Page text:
(Jimmy Scott Bio)
The Jazz Expressions
(The Jazz Expressions Website)
Jimmy Scott, Vocals
Hilliard Greene, Bass
Dwayne “Cook” Broadnax, Drums
Aaron Graves, Piano
TK Blue, Saxophone
At Iridium Jazz Club
1650 Broadway, Corner of 51st St, NYC
Kevin Williams, Manager
Dr. Roberta E. Zlokower
February 9, 2006
Jazz Promo Notes: “Jimmy Scott, a former Lionel Hampton vocalist, snared a couple of R&B hits in the 50’s, but spent much of his time in obscurity, until rediscovered in the early 80’s where he became a mainstay on the New York club scene. His comeback- which included being hired by David Lynch to croon “Under The Sycamore Tree” in the final episode of Twin Peaks- led to a major recording contract with Sire/Warner Bros. Records and three critically acclaimed albums. To his legion of fans, like Madonna, who said he is the only vocalist who can make her cry, he is like no other!”
”Billie Holiday often singled out Jimmy Scott as her favorite singer, and over the course of a long, circuitous career that dates back to his 1949 jukebox hit "Everybody's Somebody's Fool" (with Lionel Hampton's big band), and a series of 1950s-'60s recordings for the Roost, Coral, Brunswick, and Savoy labels, Scott achieved notoriety as an R&B singer and pop balladeer. However, Scott himself took a much broader view of his talents and always considered himself a jazz singer as well, a point driven home convincingly on his latest Milestone recital, Moon Glow. "The standard book was like college for me," he insists. "These were the kinds of songs I always wanted to record, but one has to do many kinds of things in show business," he adds ruefully yet without rancor. "It makes all the difference in the world to work with a sympathetic producer, who's able to assemble compatible musicians and lets us do our thing."
“After a long climb, Jimmy Scott has finally achieved the stardom he deserves. He's established a dedicated international audience through triumphant tours of Europe and Japan; he's been the featured subject of a Bravo Profiles television special and of an in-depth biography by award-winning author David Ritz (Faith in Time: The Jazz Life of Jimmy Scott, from Da Capo Press). Now, with Moon Glow, Jimmy Scott fleshes out a persuasive portrait of his jazz mastery and storytelling.” (JazzPromo@earthlink.net Notes)
Jimmy Scott is as strong and sensational as ever, and his vocals tonight were poignant, possessed, and passionate. To begin the second set on opening night of Jimmy Scott and his band, also known as The Jazz Expressions, TK Blue took a vibrant and resonant lead on his soaring saxophone. Hilliard Greene on bass and Aaron Graves on piano gave blended support. The backup trio built in volume and vivacity as TK’s showcased work unfolded. Soon Graves took the lead, with a new interpretation of the theme, bluesy and nuanced to a New Orleans melody. When Greene added a staccato solo, singable and moody, Dwayne “Cook” Broadnax almost finished this opening piece that he had composed, as he “upped” the percussion. Yet, it was TK’s limelight, and he included a signature Jazz expressions theme in Blues 4 Siboney.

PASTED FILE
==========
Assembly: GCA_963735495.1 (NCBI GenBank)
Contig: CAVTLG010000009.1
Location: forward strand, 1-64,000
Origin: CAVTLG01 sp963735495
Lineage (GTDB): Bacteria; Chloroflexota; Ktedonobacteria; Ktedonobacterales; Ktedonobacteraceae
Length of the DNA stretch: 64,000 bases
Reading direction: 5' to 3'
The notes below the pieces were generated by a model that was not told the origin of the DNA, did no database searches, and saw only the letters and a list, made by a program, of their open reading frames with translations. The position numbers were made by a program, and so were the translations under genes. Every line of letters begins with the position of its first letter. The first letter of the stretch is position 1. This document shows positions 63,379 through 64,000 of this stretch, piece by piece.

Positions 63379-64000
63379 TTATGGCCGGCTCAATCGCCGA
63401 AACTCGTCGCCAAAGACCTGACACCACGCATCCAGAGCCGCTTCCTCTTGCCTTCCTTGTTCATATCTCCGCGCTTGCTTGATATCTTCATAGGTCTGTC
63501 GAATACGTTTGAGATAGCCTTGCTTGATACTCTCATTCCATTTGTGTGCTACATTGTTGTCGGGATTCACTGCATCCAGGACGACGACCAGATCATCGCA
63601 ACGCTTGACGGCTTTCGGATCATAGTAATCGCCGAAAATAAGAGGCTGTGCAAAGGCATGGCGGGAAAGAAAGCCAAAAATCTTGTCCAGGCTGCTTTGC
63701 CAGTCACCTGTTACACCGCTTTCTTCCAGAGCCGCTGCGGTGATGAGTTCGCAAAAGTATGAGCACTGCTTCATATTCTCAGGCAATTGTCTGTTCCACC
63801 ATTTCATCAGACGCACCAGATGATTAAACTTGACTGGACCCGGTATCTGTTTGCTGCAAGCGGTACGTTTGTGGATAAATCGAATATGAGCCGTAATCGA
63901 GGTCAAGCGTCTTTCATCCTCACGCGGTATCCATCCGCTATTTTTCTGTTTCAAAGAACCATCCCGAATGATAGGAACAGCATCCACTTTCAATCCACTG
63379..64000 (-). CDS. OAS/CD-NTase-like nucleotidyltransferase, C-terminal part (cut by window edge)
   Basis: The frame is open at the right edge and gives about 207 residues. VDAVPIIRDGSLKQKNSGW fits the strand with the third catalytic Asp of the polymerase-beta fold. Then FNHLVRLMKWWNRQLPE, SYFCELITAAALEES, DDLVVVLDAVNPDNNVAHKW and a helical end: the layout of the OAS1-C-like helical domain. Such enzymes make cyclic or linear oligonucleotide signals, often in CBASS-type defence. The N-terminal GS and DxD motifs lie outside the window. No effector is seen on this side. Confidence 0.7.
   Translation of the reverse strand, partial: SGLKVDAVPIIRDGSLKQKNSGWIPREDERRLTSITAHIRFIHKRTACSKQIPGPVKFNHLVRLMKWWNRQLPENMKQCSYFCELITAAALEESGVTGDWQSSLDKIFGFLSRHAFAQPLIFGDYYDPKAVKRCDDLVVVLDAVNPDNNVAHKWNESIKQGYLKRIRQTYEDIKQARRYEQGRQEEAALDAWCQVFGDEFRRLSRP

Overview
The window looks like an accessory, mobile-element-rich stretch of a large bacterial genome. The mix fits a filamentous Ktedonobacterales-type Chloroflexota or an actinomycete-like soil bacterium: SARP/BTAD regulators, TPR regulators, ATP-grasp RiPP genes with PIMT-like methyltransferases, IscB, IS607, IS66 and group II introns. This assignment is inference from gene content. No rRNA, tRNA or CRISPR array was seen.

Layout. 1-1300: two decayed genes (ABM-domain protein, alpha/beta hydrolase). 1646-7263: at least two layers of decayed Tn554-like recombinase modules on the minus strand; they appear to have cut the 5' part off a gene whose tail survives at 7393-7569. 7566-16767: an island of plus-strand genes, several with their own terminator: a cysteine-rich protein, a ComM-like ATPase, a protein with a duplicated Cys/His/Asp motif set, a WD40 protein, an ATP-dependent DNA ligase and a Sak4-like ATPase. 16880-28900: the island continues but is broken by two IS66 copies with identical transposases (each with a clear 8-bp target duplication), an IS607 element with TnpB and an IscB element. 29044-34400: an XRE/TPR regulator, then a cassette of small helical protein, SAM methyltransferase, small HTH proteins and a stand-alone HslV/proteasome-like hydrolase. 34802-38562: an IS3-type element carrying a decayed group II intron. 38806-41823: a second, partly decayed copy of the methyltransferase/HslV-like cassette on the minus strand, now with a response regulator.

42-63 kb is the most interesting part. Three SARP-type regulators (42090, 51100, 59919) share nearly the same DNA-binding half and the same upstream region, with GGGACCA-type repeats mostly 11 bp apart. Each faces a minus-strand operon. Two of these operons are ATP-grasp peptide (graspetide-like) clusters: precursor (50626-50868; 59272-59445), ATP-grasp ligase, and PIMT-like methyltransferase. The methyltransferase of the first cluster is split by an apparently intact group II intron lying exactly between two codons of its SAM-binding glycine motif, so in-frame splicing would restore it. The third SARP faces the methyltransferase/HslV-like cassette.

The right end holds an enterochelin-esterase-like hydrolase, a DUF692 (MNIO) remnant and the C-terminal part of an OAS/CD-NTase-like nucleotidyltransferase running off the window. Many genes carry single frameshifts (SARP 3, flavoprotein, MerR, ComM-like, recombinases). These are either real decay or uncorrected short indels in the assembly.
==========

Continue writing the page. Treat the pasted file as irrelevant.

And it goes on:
When Jimmy Scott appeared, walking slowly but exuding warmth and confidence, he began singing even before settling into the stool that was waiting onstage. Although slight in stature, Scott is powerful in persona, and All of Me rang royally through the rafters of Iridium. With a full swing beat, Scott rocked the Club. Switching suddenly to sweet and gentle, Scott blissfully belted “I’ve Got It Bad, and That Ain’t Good”. His clear, characteristically high vocals vibrated with verve. This was the definition of “crooning”, and the audience was transported to another era of more innocent emotion. Love and loss rang true with TK’s soulful sax.
Someone to Watch Over Me showcased Greene, and his solo was deep and dark, in contrast to Scott’s sharp lyrics. Pennies from Heaven brought a second showcase for TK, as his sax wailed through the Club with abandon. Scott ended this song with a fused band finale. Invocation, an Aaron Graves composition, opened a band interlude, as Scott took a break, and TK switched from tenor to soprano sax. A clavé rhythm ensued, thanks to Broadnax, and I envisioned a sensual rumba. The next Jazz Expressions showcased work found Greene in the lead, again with a hint of Broadnax’ clever clavé.
Sometimes I Feel Like a Motherless Child was Scott’s closing song, so affected and filled with angst. One vowel at a time rang through the Club, as the lyrics spilled out, “…This world is lonely and cold…”, in a combination of crying and singing. After a quick rendition of Happy Birthday to a fan in the audience, Scott’s encore was I Cried for You. Greene seized the melody, on the finale of Scott’s sensitive lyrics.
Kudos to Jimmy Scott, and kudos to The Jazz Expressions for a rare night at Iridium Jazz Club. You can check Iridium’s Website for current and upcoming events.
T. K. Blue, Dwayne "Cook" Broadnax, Hilliard Greene, Aaron Graves at Leisure, Post-Jazz, at Iridium Jazz Club.
Photo courtesy of Roberta Zlokower